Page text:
Although there is no trace here of the first church thought
to have belonged to the early Byzantine period, the second
church is believed to have been constructed in the 5th
century A.D. or early 6th century. The entrance section is
separated into three sections by two rows of columns. The
church was destroyed by the Arab pirates in the 8th century.
A new one on stilts was constructed but as this one was
destroyed as well in an earthquake in 1169, it was
reconstructed as a multi-dome church which could only be
completed in the 14th century. Some sections of the present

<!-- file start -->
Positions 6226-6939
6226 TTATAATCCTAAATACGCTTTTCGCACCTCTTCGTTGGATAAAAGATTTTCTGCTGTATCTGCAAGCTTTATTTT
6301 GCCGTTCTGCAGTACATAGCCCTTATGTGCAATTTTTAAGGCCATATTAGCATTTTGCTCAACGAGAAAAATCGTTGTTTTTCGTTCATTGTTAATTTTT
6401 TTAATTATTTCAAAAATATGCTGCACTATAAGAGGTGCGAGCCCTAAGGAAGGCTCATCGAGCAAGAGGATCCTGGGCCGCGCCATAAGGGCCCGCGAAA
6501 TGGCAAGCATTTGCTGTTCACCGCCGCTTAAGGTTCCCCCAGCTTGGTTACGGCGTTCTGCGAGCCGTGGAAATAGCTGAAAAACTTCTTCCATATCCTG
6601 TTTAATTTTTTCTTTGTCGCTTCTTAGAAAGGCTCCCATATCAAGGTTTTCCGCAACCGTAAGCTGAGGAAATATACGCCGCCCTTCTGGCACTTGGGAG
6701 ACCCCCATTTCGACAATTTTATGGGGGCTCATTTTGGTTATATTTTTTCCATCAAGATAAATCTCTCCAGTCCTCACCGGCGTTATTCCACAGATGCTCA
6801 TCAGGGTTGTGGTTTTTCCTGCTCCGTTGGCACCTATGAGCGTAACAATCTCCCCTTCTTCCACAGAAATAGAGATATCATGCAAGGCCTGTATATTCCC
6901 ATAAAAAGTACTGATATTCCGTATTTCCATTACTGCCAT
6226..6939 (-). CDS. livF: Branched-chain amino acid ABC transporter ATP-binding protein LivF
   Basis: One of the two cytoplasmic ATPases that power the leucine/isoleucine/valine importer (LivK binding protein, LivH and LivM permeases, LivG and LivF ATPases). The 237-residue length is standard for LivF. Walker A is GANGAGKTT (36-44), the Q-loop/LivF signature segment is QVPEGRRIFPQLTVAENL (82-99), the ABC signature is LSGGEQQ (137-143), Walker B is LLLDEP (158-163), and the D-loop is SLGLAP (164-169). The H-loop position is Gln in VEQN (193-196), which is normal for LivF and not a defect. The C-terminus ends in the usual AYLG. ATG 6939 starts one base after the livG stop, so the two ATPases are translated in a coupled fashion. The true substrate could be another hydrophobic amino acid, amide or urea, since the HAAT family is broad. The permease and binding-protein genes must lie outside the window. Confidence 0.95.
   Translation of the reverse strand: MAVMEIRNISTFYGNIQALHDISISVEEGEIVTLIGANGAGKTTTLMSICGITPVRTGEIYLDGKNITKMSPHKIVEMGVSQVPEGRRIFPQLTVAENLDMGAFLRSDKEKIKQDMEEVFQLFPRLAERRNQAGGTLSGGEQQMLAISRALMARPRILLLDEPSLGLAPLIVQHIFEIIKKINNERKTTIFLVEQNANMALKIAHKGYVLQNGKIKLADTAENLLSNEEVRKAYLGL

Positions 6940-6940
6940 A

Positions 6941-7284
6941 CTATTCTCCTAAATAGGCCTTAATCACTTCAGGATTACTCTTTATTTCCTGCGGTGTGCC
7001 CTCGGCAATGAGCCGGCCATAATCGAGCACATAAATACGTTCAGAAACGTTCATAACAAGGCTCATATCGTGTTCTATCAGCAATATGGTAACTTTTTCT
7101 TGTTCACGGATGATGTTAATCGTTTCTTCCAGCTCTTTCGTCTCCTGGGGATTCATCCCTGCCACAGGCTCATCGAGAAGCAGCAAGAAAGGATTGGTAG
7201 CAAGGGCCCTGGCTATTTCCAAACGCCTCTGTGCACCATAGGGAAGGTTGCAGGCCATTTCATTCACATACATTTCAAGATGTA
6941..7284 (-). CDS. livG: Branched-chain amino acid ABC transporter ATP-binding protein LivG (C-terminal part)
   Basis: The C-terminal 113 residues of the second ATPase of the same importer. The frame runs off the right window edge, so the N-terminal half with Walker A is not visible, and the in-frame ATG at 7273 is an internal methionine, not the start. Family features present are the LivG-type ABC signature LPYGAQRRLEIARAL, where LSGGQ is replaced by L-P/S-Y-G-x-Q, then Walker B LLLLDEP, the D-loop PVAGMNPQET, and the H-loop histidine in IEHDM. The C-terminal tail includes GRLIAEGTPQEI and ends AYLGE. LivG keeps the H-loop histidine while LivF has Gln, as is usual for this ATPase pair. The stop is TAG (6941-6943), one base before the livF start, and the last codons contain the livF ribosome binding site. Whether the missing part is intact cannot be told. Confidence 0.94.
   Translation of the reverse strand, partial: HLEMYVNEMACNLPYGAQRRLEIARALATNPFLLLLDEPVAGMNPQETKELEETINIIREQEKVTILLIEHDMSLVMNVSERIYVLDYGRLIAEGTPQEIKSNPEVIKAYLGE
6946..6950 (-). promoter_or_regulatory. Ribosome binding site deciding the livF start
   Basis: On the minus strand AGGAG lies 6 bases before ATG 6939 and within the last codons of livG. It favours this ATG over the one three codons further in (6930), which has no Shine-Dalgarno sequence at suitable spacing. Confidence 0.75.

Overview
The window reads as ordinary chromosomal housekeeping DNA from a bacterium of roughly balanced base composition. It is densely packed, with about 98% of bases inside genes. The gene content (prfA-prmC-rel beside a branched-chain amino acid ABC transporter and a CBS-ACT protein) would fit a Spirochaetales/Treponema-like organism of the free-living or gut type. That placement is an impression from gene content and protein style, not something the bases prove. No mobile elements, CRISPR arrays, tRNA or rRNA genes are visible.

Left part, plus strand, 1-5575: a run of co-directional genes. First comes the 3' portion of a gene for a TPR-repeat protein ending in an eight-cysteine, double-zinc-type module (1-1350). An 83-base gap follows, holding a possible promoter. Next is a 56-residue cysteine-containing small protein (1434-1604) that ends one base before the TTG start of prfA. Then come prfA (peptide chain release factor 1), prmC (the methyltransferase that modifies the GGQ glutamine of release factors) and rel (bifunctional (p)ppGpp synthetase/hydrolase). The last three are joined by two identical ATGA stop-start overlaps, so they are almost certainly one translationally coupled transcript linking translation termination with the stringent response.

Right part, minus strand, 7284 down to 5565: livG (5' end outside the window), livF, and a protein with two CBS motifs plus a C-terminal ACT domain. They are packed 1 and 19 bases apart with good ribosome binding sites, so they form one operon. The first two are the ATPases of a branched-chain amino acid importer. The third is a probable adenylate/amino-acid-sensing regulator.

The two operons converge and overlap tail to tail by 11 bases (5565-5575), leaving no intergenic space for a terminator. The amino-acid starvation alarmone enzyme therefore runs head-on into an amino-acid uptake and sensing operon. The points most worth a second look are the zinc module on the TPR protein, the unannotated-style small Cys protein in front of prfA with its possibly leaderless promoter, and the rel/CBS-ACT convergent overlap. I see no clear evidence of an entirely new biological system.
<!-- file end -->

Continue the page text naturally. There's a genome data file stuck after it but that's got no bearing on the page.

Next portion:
church like the capitals of the columns and the apsis belong
to the former buildings. The mosaics in the apsis
representing Christ as a child sitting in Mary’s lap,
surrounded with the archangel and apostles are some of the
most noteworthy examples of early Byzantine art.
Unfortunately, the part which shows child Christ, St.
Mathews, St. James and the archangle is no longer there. The
frescoes of the church and the mural of Mary have been made
at a later date and restored several times.